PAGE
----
# Is band-inversion a 'necessary and sufficient' condition for Topological Insulators?

According to my naive understanding of topological insulators, an inverted band strucure in the bulk (inverted with respect to the vaccum/trivial insulator surrounding it) implies the existence of a gapless state at the surface (interface with the trivial insulator). Is this a sufficient condition as well? What role does Time Reversal Symmetry play in the existence of these surface states?

Band inversion is a necessary but not sufficient condition for topological insulators (TIs). For band TIs you need to evaluate the topological (or $\mathbb{Z}_{2}$) invariant defined by Fu, Kane and Mele in Eq. (2) of:

Liang Fu, Charles L. Kane, and Eugene J. Mele. “Topological insulators in three dimensions.” Physical Review Letters 98, no. 10 (2007): 106803. (arXiv)

This approach involves computation of the Pfaffian of a matrix whose components are the expectation values of the time-reversal operator between different Bloch bands. Personally, I don’t find this approach very intuitive. So let me pick a simpler case where the material has inversion symmetry; in this case Eq. (2) of the previous paper reduces to Eq. (1.2) of:

Liang Fu and Charles L. Kane. “Topological insulators with inversion symmetry.” Physical Review B 76, no. 4 (2007): 045302. (arXiv)

where $\delta_{i}$ is defined in Eq. (3.10) in terms of the band parities $\xi_{2n}$. Combining Eq. (1.2) and (3.10) we get $$(-1)^{\nu}=\prod_{i=1}^{8}\prod_{n=1}^{N}\xi_{2n}(\Lambda_{i})$$ for a 3D topological insulator (we have 8 values of $\Lambda_{i}$ in 3D).

The above equation basically says that the overall parity of all the filled Bloch bands, evaluated at the Time-Reversal Invariant Momentum (TRIM) values ($\Lambda_{i}$), determines the topological invariant ($\nu$) of the insulator. For example, if (say) the conduction band (say $s$-like) and valence band (say $p$-like) have even ($\xi_{2n} = +1$) and odd ($\xi_{2n} = -1$) parities at a TRIM respectively, and a band inversion occurs between only those bands, then the product of the band parities of the filled bands would pick up an extra minus sign. In this case the band inversion signifies a topological phase transition. In other words, the number of band inversions occurring between bands of opposite parity has to be odd to get a TI. Once again, this is true for inversion symmetric insulators; we have no choice but to use the first (more complicated) formula for an inversion asymmetric insulator. However, the simpler (inversion symmetric) case hopefully illustrated the subtleties in band inversion.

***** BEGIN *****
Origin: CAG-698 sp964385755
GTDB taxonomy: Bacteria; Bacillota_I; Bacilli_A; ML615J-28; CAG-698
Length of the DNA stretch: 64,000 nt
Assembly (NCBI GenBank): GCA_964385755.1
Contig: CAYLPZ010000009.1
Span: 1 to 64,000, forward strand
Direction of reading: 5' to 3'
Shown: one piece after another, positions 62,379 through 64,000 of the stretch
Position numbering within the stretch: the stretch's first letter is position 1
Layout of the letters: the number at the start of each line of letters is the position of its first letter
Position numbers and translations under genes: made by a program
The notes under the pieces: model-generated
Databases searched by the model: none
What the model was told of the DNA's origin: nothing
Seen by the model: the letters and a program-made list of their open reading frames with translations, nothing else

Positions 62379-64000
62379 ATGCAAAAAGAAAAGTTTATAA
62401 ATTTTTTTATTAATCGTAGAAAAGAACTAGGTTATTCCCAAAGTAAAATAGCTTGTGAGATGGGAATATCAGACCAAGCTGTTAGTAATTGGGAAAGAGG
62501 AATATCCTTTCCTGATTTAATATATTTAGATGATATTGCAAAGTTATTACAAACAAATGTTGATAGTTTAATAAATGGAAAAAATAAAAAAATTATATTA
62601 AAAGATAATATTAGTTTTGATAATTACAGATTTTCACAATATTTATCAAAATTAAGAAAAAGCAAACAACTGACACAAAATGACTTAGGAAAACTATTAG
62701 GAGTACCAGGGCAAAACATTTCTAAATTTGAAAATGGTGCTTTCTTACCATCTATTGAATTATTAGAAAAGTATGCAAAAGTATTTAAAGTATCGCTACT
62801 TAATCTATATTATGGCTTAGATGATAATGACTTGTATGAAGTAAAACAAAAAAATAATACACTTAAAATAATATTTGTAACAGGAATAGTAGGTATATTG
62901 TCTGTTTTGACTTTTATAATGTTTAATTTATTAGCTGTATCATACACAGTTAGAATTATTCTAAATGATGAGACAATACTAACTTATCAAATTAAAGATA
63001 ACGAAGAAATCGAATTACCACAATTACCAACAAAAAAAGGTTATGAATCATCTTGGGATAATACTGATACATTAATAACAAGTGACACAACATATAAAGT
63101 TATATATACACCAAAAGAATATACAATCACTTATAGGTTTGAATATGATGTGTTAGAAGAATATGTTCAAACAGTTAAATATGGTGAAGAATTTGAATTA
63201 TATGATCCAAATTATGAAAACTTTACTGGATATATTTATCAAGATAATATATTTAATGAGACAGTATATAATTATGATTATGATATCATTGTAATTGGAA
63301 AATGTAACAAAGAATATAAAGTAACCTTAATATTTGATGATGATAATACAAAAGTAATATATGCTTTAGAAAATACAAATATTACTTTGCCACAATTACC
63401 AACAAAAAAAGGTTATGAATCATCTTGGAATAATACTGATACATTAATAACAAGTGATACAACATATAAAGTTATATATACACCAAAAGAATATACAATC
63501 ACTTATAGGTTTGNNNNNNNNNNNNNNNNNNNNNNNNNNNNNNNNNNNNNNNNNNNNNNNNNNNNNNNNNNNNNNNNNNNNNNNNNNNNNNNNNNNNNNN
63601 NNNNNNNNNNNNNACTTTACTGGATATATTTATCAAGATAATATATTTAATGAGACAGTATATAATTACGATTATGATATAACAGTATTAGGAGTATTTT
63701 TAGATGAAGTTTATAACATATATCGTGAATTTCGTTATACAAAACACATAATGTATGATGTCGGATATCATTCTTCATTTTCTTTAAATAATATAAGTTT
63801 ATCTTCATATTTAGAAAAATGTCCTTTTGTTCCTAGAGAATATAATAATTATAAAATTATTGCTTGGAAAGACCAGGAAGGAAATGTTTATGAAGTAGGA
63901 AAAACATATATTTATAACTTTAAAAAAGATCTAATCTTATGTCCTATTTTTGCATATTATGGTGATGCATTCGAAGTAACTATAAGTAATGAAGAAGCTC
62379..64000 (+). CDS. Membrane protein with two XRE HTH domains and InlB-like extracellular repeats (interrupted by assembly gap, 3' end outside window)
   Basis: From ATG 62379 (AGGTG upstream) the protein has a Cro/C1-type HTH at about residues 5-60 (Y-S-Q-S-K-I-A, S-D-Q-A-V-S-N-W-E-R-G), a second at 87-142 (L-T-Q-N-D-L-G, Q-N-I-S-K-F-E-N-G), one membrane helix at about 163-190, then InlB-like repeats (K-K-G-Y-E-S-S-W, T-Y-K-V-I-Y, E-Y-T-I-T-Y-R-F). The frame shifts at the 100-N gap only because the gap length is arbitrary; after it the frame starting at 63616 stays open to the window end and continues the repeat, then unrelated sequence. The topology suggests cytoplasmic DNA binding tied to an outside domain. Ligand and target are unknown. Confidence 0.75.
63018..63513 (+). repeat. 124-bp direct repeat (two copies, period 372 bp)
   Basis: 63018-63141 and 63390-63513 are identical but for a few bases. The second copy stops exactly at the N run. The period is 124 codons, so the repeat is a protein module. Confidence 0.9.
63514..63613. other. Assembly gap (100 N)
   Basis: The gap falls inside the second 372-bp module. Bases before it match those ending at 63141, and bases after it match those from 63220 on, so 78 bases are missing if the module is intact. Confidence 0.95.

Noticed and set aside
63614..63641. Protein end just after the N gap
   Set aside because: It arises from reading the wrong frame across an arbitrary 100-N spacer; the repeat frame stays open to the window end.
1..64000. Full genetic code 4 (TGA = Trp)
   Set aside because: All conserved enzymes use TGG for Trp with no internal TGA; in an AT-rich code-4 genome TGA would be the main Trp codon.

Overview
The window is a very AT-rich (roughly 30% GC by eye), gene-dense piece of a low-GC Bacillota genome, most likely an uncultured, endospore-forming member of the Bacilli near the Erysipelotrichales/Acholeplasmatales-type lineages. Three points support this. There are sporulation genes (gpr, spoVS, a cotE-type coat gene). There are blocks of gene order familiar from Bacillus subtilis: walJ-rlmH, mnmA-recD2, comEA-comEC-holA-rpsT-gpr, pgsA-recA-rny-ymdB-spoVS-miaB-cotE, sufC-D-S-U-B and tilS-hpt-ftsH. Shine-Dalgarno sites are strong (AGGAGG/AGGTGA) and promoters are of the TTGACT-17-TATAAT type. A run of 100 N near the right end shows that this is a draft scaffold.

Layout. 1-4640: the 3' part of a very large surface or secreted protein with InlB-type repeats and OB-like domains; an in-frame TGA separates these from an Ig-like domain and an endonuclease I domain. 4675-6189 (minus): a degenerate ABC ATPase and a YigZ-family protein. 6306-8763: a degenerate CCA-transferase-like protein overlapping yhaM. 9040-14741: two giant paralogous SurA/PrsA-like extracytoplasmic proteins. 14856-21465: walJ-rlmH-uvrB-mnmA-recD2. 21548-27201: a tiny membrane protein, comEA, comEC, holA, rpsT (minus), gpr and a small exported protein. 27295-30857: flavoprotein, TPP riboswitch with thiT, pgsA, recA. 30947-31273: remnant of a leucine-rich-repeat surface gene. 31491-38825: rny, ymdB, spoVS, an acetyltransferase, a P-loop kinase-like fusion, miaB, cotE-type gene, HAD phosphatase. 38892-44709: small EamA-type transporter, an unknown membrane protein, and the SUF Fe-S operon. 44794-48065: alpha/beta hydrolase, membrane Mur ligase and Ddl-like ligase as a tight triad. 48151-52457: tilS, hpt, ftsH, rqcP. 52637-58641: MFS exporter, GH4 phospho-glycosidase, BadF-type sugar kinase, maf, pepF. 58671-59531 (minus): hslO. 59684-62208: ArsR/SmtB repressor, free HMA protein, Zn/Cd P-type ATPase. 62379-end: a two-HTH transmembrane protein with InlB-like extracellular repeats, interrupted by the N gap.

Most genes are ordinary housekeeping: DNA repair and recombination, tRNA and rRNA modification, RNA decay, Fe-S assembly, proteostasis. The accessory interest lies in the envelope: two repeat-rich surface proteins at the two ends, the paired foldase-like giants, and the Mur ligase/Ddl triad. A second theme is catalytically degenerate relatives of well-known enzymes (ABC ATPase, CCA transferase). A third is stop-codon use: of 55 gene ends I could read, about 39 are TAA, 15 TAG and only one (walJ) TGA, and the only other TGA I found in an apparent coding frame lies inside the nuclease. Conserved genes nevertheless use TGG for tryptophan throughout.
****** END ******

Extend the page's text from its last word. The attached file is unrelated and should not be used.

Now, as for your second question, the answer is that time-reversal symmetry guarantees at least one pair of gapless edge states (or at least one Dirac cone) on one edge (face) of a 2D (3D) topological insulator. This has to do with the circumvention of the fermion doubling theorem on a particular edge (face) of a 2D (3D) topological insulator. For simplicity, let me only stick to the 2D case. Due to the nontrivial bulk topology in a TI, a 2D TI will have odd pairs (or Kramers pairs) of edge states. For example, see the figure below. The purple blocks are the bulk states whereas the red and blue lines are the in-gap (i.e. bulk gap) edge states. To the left, you can see that the insulator has (say) five pairs of gapless edge states. The mirror symmetric red and blue bands are Kramers pairs of each other. Here’s a nice trick: time-reversal symmetry exists if and only if the red and blue bands are mirror images of each other. Due to this constraint, pairs of edge states can be gapped out in pairs (i.e. four states get gapped out simultaneously). Now, it’s easy to see that if we had odd pairs of edge states to begin with, it is possible to gap out all except the last pair of edge states without breaking time-reversal symmetry. This is shown in the figure on the right. It is in this sense that the pair of edge states is protected by time-reversal symmetry.

I wouldn't say so. The "topological" part of this kind of insulators come from a different Chern number. For a simple naive picture I suggest the paper of Haldane published in prl 61.2015.